The past several years wildfires have been rampant, ravaging parts of California, Colorado, Oregon, and Washington. In 2018 alone, 8.7 million acres of land were burned in wildfires. Why do these wildfires seem to be getting more intense and more frequent with time?

Hot, dry conditions are often pointed as being the main reason why wildfires start, however, they do not automatically guarantee a fire will break out—something needs to create the spark and actually start the fire. In some parts of the country, like Alaska, most fires are ignited by lightning. In other areas, like California, most fires are started by humans.

Knowing how wildfires start in your region, and if your area is particularly vulnerable to wildfires, can help you better prepare.


Wildfires can be started in a variety of ways, but the two main wildfire causes are natural and human.

Natural Causes of Wildfires

Natural wildfires are almost always caused by lightning, though in rare instances volcanoes, meteors, and coal seams can also cause wildfires. When lightning strikes, it produces enough heat to easily ignite leaves, trees or other organic material, especially in dry conditions.

Lightning can be especially dangerous because it can cause a wildfire anywhere, even in hard-to-access areas. It is also usually accompanied by strong winds from thunderstorms that can turn a spark into a raging fire.

Natural conditions that make it more likely for a wildfire to start also increase the risk. The United States Geological Society says that climate change could cause more frequent and intense wildfires, although a direct relationship hasn’t been determined. However, researchers have found that warmer summers result in more wildfires. The general consensus is that wildfire frequency will increase with climate change.

Human Causes of Wildfires

Nearly 85 percent of wildfires are caused by people. Human-caused wildfires can be classified into accidental fires and incendiary fires. Some of the accidental causes include unattended campfires, smoldering cigarettes, debris burning, sparks from equipment, fireworks, and in recent years, gender reveal parties.

Incendiary causes include arson and illegal or unauthorized burning, both of which can lead to large damage to property. According to a study by the Forestry Sciences Laboratory, over 0.5 million fires are set by arsonists each year, resulting in over $3 billion in damages.

Knowing how to put out a fire is an important skill that may help prevent a wildfire from starting in your area.


Data from the National Interagency Fire Center shows that the number of

annual wildfires has decreased slightly over the last 30 years, but the number of acres impacted annually has increased.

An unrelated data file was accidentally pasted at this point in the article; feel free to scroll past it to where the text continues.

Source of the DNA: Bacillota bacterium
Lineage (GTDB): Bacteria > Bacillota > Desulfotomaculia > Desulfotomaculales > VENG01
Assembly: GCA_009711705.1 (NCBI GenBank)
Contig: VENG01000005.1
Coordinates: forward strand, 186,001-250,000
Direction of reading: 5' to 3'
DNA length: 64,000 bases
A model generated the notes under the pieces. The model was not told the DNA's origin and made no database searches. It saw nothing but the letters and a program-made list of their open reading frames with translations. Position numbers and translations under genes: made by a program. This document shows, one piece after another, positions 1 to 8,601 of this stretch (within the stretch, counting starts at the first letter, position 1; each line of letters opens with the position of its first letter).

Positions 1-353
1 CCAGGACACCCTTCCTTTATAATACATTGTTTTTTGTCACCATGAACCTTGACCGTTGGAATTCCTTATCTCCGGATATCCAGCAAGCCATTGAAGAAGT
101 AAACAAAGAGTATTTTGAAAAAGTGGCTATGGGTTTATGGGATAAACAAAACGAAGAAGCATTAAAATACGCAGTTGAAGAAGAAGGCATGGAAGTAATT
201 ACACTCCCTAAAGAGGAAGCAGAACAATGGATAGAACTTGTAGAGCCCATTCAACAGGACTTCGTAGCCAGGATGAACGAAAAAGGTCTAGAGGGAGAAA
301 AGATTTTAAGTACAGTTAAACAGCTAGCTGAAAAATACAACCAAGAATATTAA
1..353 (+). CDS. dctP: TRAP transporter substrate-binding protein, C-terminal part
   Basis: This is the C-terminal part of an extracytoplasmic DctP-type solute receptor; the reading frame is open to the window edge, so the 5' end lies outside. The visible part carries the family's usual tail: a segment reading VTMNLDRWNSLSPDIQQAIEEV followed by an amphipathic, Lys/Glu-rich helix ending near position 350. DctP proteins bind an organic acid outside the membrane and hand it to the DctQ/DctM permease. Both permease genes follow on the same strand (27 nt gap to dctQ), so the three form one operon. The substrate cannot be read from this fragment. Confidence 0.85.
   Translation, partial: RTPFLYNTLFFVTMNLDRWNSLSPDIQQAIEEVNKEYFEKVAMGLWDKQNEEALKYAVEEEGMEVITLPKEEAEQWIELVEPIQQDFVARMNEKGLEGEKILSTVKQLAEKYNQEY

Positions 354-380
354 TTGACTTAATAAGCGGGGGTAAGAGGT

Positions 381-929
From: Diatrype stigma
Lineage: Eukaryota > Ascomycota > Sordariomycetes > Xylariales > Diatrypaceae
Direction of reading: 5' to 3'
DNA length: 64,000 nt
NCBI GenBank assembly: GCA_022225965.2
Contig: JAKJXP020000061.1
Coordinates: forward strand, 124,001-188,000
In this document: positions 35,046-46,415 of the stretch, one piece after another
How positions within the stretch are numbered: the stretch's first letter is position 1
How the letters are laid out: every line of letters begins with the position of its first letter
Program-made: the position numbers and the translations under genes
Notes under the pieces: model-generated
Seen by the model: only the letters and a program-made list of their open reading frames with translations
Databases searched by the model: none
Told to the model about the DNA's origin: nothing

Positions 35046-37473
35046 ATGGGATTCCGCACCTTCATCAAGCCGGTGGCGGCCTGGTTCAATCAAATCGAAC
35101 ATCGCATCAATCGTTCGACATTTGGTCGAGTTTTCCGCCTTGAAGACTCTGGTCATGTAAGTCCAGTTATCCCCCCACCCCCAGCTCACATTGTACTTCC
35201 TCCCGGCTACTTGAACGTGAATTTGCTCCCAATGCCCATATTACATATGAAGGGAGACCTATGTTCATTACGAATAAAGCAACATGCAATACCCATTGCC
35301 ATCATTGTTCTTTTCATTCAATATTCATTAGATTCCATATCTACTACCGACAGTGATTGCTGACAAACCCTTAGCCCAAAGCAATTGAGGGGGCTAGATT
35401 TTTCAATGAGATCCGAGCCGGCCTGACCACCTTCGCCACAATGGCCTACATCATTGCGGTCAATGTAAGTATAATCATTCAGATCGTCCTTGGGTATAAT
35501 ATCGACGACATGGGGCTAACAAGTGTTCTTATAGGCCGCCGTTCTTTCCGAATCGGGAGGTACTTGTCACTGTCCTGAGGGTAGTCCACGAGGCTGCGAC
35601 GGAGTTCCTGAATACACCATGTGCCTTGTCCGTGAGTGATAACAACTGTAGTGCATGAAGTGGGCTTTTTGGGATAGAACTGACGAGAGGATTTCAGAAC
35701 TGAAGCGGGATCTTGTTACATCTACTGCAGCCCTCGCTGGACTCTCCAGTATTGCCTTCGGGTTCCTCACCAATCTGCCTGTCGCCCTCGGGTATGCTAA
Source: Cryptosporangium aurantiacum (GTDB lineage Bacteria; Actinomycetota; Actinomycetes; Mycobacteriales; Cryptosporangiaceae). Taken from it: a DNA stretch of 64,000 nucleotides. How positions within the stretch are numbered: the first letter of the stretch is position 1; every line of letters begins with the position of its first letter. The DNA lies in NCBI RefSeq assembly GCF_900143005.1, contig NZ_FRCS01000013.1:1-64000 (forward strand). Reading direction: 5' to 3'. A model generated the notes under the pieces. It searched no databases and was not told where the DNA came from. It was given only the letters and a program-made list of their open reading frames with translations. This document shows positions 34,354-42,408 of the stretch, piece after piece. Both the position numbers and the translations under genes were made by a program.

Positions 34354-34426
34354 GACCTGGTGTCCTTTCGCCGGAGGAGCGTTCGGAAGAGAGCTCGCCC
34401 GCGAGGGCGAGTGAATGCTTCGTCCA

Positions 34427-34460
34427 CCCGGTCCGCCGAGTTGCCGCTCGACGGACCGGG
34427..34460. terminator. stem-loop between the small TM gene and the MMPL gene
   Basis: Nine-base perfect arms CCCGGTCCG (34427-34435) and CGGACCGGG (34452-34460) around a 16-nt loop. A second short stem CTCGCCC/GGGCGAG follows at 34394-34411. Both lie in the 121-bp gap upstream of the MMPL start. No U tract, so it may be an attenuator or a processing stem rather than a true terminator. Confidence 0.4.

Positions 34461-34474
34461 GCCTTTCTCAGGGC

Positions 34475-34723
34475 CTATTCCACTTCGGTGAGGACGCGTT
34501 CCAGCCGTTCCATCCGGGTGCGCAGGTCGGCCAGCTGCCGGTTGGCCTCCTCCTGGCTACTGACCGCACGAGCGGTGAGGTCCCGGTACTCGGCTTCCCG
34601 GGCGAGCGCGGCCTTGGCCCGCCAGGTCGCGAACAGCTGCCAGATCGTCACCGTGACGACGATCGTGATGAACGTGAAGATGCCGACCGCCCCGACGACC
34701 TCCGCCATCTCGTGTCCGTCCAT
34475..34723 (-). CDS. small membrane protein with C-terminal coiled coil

In 2020, more than 58,000 wildfires burned a record-setting 10+ million acres, nearly 40% of these acres in California. The reason why California has so many wildfires is due to the dry, windy, and hot weather conditions that provide the perfect conditions for a wildfire to start. When combined with the natural or human made causes, such as sparks from equipment, overhead power lines, or arsonists, this can lead to devastating wildfires. In addition, wildfires are common in forested areas, so California and other areas with dense forests may be more at risk.

While most of these happen during wildfire season, they can start whenever conditions are favorable. Fortunately, the Forest Service has resources to forecast potential wildfire activity and a strategy in place to stop it quickly when it occurs.


While wildfires are hard to predict and control, there are some preventive steps that you can take.

Just a few of the ways you can protect your property from wildfires include:

  • Removing dead vegetation from trees and bushes close to your home. Dead vegetation provides the perfect fuel for a fire to spread quickly. Removing it will help decrease the chances that a fire will spread to your property.
  • Moving firewood away from home. It goes without saying, but having firewood or other combustible materials near your home increases the risk of fire spreading to your home.
  • Clearing out gutters of twigs and leaves. Wildfires spread quickly and having twigs or leaves in your gutter provides the perfect fuel needed for the fire to spread quickly and close to your home’s walls.
  • Ensuring your home’s roof uses class A fire rating materials. While they will not protect you against all fires, they will last 2 to 4 hours before ignition, and can withstand fire for longer compared to other roof types.


Wildfires spread fast and can cause major damage to your home and other property. It can lead to severe damage to your property and lead to destruction of your foundation. In addition it can also lead to other damage throughout your home, including damage to carpets, furniture, walls, roofs or windows, odor damage to your home, or soot which will need to be removed.

If you do experience wildfire damage to your home or business, ServiceMaster Restore is ready to help. We’ll review your property and work with you to restore what can be restored, keeping you informed throughout each step. We have more than 850 locations across the United States that are locally owned and operated.

Our team is backed by over 65 years of experience, and our restoration experts will help you get back to normal as quickly as possible. Call 810-659-4013 to reach our disaster response center 24 hours a day, 7 days a week, 365 days a year.